A weak server could get overwhelmed with data, progressively becoming inefficient and inept as more files are uploaded into the system. The best way to solve this issue is by using cloud-based services that automatically scale your files according to your needs. This way, you will upload more files in the server, significantly reducing hardware costs by approximately 50 percent, especially when this is done on the cloud as opposed to in-house. In addition to these perks, the cloud will allow you to share these images faster and more conveniently, saving both time and storage.
Technology Increases the Likelihood of Medical Errors
While technology helps solve issues such as security and storage, over-reliance could actually lead to medical errors, incidents that are dreadful to patients and medics as well. As reported by Eric McCann of Healthcare IT News, medical errors cost America a colossal $1 trillion each year, and 400,000 Americans die annually due to these preventable mistakes.
Even though the cloud has been paraded as a solution to reduce incidences of medical error, the need to be watchful and keen can never be overstated. Take, for example, the erroneous click of a mouse and mislabeling of data. A case study on Kenny Lin, MD, a family physician practicing in Washington, D.C., which is detailed in his 2010 piece in the U.S. News & World Report, shows us how easy it is to make a mistake with technology. Dr. Lin nearly made a wrong prescription by accidentally clicking on the wrong choice in his EMR system.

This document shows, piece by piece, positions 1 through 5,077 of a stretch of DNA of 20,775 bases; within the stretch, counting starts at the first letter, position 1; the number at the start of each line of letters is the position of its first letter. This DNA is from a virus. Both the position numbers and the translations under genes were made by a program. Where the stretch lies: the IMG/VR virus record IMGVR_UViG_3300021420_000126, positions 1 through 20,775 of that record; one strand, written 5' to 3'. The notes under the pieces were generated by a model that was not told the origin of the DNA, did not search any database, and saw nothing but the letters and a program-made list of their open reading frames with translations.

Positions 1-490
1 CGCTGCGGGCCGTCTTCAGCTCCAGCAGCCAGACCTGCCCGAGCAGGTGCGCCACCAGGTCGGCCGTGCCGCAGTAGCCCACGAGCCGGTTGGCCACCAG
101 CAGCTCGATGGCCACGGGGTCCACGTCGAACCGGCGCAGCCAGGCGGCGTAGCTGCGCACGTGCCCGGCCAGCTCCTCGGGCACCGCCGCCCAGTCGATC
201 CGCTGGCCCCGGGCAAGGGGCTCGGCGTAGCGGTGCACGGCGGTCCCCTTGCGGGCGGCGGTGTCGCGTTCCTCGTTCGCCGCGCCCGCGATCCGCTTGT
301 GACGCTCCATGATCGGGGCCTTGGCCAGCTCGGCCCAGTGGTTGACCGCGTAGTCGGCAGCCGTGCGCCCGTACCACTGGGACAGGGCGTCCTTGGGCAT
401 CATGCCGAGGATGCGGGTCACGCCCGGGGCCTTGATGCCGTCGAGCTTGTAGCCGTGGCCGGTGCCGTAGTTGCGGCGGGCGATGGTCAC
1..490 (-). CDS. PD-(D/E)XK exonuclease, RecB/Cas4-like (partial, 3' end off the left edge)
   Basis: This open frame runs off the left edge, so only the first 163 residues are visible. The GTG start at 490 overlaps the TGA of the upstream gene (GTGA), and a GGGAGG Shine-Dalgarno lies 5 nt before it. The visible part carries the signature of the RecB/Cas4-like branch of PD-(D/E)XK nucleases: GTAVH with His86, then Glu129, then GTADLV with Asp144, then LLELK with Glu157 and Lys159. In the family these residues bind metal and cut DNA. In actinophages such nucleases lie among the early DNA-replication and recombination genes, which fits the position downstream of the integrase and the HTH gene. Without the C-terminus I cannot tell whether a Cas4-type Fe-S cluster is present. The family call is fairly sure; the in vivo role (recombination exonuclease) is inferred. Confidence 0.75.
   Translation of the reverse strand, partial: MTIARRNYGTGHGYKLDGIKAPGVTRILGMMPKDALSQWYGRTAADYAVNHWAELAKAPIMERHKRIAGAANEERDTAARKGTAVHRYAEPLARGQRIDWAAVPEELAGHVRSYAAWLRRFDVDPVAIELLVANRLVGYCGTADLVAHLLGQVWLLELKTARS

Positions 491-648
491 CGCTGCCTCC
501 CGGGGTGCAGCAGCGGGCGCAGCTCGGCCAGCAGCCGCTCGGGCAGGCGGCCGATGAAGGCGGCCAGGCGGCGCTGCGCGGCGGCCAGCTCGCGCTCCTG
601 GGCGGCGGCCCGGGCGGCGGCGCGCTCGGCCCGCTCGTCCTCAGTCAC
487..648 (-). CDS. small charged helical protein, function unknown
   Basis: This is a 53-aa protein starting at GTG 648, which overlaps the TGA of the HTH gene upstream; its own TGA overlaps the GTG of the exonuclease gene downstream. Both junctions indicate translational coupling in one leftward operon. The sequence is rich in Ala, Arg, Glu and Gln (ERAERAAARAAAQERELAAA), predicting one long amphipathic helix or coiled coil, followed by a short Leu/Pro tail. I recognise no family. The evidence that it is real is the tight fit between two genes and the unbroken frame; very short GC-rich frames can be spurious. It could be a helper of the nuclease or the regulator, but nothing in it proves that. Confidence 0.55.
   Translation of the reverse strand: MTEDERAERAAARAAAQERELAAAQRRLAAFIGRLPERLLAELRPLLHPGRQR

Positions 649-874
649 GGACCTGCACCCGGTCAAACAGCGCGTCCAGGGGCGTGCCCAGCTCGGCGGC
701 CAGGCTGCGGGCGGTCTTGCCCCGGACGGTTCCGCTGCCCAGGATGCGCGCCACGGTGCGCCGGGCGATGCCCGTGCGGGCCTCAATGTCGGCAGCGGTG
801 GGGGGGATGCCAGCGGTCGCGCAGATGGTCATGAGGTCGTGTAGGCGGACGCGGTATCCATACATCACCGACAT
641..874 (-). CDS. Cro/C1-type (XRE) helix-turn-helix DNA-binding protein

Now, what if you mislabeled a patient’s radiology report? Wouldn’t that start a series of misdiagnosis and treatment? Could you imagine the damage caused? It is for this reason that even when technology makes it easier to share large, sensitive files like medical images, you should counter-check and make sure that the file is labeled correctly and sent to the intended, authorized recipient.
The Way Forward
The sensitivity of medical files is eminent, and with data breaches on the rise, it is vital to ensure the privacy of all medical documents, including large medical images and files. To reduce the possibility of a data breach, any EFSS solution used to share these files should guarantee a reasonable level of file security and HIPAA compliance. In addition to that, its capacity to efficiently handle file sizes and offer easy access to these files should not be ignored. Lastly, as you remain cautious when feeding data into the system, create a safe backup for your data just in case of a data breach. By taking such precautions, medical files can be shared between all necessary parties easier and more safely.
Author: Davis Porter
Image courtesy: freedigitalphotos.net, stockdevil